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Rip Currents

A Killer on the Beach

Rip Current Logo

Rip Currents are powerful currents of water flowing away from shore. They typically extend from the shoreline through the surf zone. Rip currents generally form when waves approach near normal to the shoreline. Rip currents can occur at any beaches with breaking waves, including beaches on open oceans, in the lake and in a Bay.

Rip currents


Animated gif image showing the mechanics of rip currents

Basic Rip Current Mechanism

  • Waves break on the sand bars before they break in the channel area.

  • Wave breaking causes an increase in water level over the bars relative to the channel level.

  • A pressure gradient is created due to the higher water level over the bars.

  • This pressure gradient drives a current alongshore (the feeder current).

  • The longshore currents converge and turn seaward, flowing through the low area or channel between the sand bars.

    More in the COMET module "Rip Currents: Nearshore Fundamentals".



Rip Current Types

There are several types of Rip Currents. Here are examples:

Firgure 1
Image showing rip currents developed by bar trough channel flow
Rip currents developed by bar trough channel flow
Figure 2
Image showing a series of rip currents (~100m apart)
A series of rip currents (~100m apart)
Figure 3
Image depicting formation of intermittent rip currents
Flashing or intermittent rip currents
Figure 4
Image showing rip currents influenced by a near-structure
Rip currents influenced by a near-structure

Click here to see more images of rip currents.

Monitoring Rip Currents - Critical Factors in Determining the Risk

Field observations indicate risk rip currents are related to the following factors:

-Waves (surf heights, period, direction)
-Beach (slope, orientation, sand material)
-Water levels (tidal cycle, tide ranges)
-Winds (on-shore winds)
-Other (shoreline configuration, promontories by natural or human made)

Highest scenarios of rip hazards are not high surfs but high exposure of beach users during warm water in summer-fall period. When low energy, longer period of waves (significant wave heights of 0.5 -1.5 meters in 10-15 sec sequence ) led to highest number of rip incidents. During spring/neap or daily very low tidal cycle, a mass rescue event can cause 200s rescues in several places of a beach or several beaches under the same conditions.

A rip threat risk index can reduce rip fatalities by Weather Forecast Office working in collaboration with beach lifeguard safety teams. A short-term warning and an outlook for 24 hours ahead will help ensure beach safety.



Rip Current Monitoring System

Rip Current Monitoring System - by U.S. lifeguards and coastal marine Weather Forecast Offices.



Placemarks in the map above show the location of lifeguard-supplied rip current observations. The National Oceanic and Atmospheric Administration logo indicates a place where more than one beach is located. Zooming in using the map controls in the upper left will reveal the individual beaches. Where paddle shaped placemarks are displayed, the color indicates the level of rip current activity (see legend below). Clicking on the placemark will show the most recent rip current observation. To see rip current observations for the past 5 days, click on the link in the placemark balloon. Beaches with no recent observations are shown as a dot.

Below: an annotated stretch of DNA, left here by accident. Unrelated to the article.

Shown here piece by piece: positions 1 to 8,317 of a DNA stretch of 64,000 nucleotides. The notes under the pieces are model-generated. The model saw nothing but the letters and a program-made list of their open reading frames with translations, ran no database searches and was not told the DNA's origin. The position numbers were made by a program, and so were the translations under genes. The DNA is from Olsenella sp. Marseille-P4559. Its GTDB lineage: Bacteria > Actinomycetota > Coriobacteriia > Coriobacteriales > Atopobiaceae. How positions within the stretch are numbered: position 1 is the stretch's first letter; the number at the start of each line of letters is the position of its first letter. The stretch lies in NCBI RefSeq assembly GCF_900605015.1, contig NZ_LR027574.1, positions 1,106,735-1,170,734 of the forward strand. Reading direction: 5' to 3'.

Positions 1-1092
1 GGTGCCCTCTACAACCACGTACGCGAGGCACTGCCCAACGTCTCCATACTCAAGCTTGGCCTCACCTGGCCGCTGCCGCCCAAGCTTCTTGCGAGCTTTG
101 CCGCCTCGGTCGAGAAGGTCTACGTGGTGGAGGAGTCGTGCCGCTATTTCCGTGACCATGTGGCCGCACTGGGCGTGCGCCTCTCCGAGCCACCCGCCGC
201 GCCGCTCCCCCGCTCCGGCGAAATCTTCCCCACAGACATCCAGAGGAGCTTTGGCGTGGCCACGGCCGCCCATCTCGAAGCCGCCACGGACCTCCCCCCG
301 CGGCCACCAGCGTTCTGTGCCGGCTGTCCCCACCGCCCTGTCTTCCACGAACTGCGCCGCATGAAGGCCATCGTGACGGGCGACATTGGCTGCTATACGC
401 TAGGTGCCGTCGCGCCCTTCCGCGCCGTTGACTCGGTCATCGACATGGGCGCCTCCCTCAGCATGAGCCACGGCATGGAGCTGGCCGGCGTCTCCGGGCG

Multiple Beaches
Low Activity Medium Activity High Activity
No Recent
Observations


If you click on the hyperlinked beach names below you'll see 30 days of rip current observations. You can view rip current observations for multiple beaches and for you're preferred time interval using the Rip Current Observation Database page. Non-hyperlinked beaches below represent future rip current monitoring system coverage.

I. West Coast
  A.  Southern California Huntington Beach, Manhattan Beach, Mission Beach, Moonlight Beach, Newport Beach, San Clemente Beach, Torrey Pines State Park and Zuma Beach
  B.  Northern California Montara Beach and Pacifica Beach
II. East Coast
  A.  East Florida Crescent, Daytona, Jacksonville and Melbourne
  B.  Mid-Atlantic Carolina Beach (NC), Emerald Isle (NC), Garden City Beach (SC), Kill Devil Hills (NC), Kure Beach (NC), Long Beach (NJ), Myrtle Beach (SC), North Myrtle Beach (SC), Ocean City (MD), Outer Banks (NC), Seaside Park (NJ), Topsail Beach (NC), and Wrightsville Beach (NC)
  C.  New England Hampton (NH) Hither Hills (Long Island, NY), Jones (Long Island, NY), Long Beach (Long Island, NY), Ocean Beach (Long Island, NY), Robert Moses (Long Island, NY), and Smith's Point (Long Island, NY)
III. Gulf of Mexico
  A.  West Florida San George Island
  B.  Mid-Gulf Panama City (FL) and Pensacola (FL)
  C.  Texas Padre Island National Seashore, Port Aransas, and South Packery Channel Beach
IV. Great Lakes
  A.  Lake Michigan Grand Haven (MI), Indiana Dunes State Park (IN), Marquette (WI), New Buffalo City (MI), Silver Beach (MI), Warren Dunes State Park (MI), Washington Park (MI), and West Beach (IN),
  B.  Lake Superior  
  C.  Lake Erie  
V. Hawaii
  A.  Oahu Waikiki
  B.  Hawaii  

Public Awareness Notes:

-Rip Current Deaths by State

-Beach types of prevalent rips or no rips

 

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    Page last Modified: June 21, 2012.
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